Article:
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Last Updated : Feb 25, 2016 05:11 PM IST | Source: CNBC-TV18

Rail Budget 2016: This is how Suresh Prabhu will fund Railways

Railway Minister Suresh Prabhu today announced a large investment plan in Rail Budget 2016-17 that led many experts to question how the Railways will be able to tie up finances.

Railway Minister Suresh Prabhu today announced a large investment plan in Rail Budget 2016-17 that led many experts to question how the Railways will be able to tie up finances.

For instance, while the minister said Railways will have Gross Budgetary Support of Rs 40,000 crore, he said capital investment would be to the tune of Rs 1.21 lakh crore.

But not everyone is pessimistic on the Railways' funding plan.

"The Railways can raise funds through masala bonds, state funding, public private partnership, institutional funding and augmenting non-tariff revenue," said Jaijit Bhattacharya, Partner - Government Advisory, KPMG.

One of the key highlights of the Budget was the announcement to set up a Rail Development Authority, Bhattacharya. "It suggested the authority will have more freedom to decide on fare pricing."

Below is the transcript of Jaijit Bhattacharya’s interview with Surabhi Upadhyay on CNBC-TV18.

Q: Some of the criticism is very evident in the numbers. I just want to go over some of the numbers for our viewer’s benefit. Plan expenditures for FY16 has come down by 18 percent from Rs 1 lakh crore, it is down to Rs 82,100 crore odd, there is no denying that. Also, on the receipt side, whether you are looking at passenger receipts, whether you are looking at freight receipts, there is a growth of just 4-5 percent. Then targeting a growth of 10 percent for FY17, how much of this is realistic and how do you sum up the railways finances for FY16?

A: All the points that you mentioned are definitely points of concern. The passenger receipts increasing by just 4-5 percent and total number of passengers falling down is a matter of concern. The first issue that you mentioned in terms of planned expenditure, that is not necessarily an issue in terms of not being able to get the funding, but it is more of the capacity of the railways to execute. Do keep in mind that they jacked up the capital expenditure by 50 percent which is audacious. So, slipping up on a target which was increased on a 50 percent, I do not think it is too much of a concern in that reason because, it takes time to build up the capacity to execute.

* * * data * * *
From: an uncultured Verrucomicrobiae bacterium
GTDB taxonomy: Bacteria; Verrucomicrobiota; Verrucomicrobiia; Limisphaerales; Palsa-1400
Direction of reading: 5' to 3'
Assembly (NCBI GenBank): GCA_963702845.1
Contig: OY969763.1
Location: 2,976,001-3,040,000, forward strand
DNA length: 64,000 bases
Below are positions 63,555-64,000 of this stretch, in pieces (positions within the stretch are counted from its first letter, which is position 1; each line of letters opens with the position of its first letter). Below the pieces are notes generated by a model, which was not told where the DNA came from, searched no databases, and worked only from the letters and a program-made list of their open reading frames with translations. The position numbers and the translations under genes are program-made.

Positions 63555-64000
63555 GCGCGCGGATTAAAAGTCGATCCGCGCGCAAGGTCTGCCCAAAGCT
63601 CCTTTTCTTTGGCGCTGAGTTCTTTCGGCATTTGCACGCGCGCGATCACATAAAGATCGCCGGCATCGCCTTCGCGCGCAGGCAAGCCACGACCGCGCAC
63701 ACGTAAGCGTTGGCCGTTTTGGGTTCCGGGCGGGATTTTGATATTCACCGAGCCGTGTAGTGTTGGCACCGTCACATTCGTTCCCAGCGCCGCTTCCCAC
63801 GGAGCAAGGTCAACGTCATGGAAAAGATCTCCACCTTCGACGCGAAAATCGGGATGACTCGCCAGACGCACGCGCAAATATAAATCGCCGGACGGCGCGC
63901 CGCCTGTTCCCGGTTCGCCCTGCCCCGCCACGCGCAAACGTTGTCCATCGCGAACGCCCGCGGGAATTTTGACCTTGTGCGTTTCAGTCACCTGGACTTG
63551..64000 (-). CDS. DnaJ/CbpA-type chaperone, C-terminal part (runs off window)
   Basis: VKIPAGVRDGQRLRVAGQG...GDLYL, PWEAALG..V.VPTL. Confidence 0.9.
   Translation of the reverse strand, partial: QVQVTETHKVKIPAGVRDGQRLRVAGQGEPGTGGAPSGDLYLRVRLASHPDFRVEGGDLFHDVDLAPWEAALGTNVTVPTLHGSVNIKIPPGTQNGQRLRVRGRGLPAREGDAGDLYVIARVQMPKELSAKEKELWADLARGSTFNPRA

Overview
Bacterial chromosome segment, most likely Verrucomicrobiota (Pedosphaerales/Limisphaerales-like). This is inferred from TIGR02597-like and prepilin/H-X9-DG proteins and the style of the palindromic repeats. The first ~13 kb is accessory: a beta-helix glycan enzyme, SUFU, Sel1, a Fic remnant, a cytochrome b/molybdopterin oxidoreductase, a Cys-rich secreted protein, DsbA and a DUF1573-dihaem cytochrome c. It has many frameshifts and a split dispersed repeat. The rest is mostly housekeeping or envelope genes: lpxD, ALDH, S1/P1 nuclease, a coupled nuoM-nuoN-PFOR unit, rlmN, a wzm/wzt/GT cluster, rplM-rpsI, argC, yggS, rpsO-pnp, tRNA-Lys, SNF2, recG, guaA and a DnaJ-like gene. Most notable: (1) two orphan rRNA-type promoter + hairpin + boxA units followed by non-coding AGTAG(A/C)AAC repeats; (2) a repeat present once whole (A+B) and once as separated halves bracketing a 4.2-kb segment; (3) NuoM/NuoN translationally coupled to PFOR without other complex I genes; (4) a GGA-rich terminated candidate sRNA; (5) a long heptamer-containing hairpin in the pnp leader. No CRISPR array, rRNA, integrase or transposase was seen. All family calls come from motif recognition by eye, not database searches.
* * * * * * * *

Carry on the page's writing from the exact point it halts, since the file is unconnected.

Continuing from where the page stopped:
I strongly believe that moving forward in the current financial year, the railways would be able to execute the kind of targets that they are putting in. So, the Rs 1,25,000 crore of capital expenditure that they are targeting, I am confident that they will be able to reach near about the target to execute.

The question is that how will they really tie up the finances, where will the source of finances be? And those details need to be looked at. Obviously, in a 40 minute speech, it is difficult to get into all of those details, but I do hope that the finances are tied up. There were a few innovative mechanisms of financing that was mentioned. The minister talked about rupee bonds, essentially, the masala bonds of institutional financing. They talked about funding from LIC and so on and so forth. I do hope that that part is taken care of.

And if the financing is taken of, I am pretty confident that the rest of the story does make sense. And, the good part that we saw in this Budget was, it was more driven by policies. There was no announcement of trains going from one random place to some other random place. It talked about policies of how new kinds of trains will be there, what their speed limits will be, what the philosophies of each of those trains will be. There definitely again, was an issue that some of those trains where, it looked like repackaged existing product. But, I am sure there are more details to it than are expressed in the short period of time that the Budget speech talked about.

But, coming back to my point, there was a lot of policies that was being talked about. And that puts in the fundamentals and the basis for moving forward and for transforming the railways. Another important aspect that we noticed overall as the flavour of the Budget, is that it looked at changing the entire railways or transforming the railways into a modern railways and not doing it at one shot, but putting in the bases for making those changes.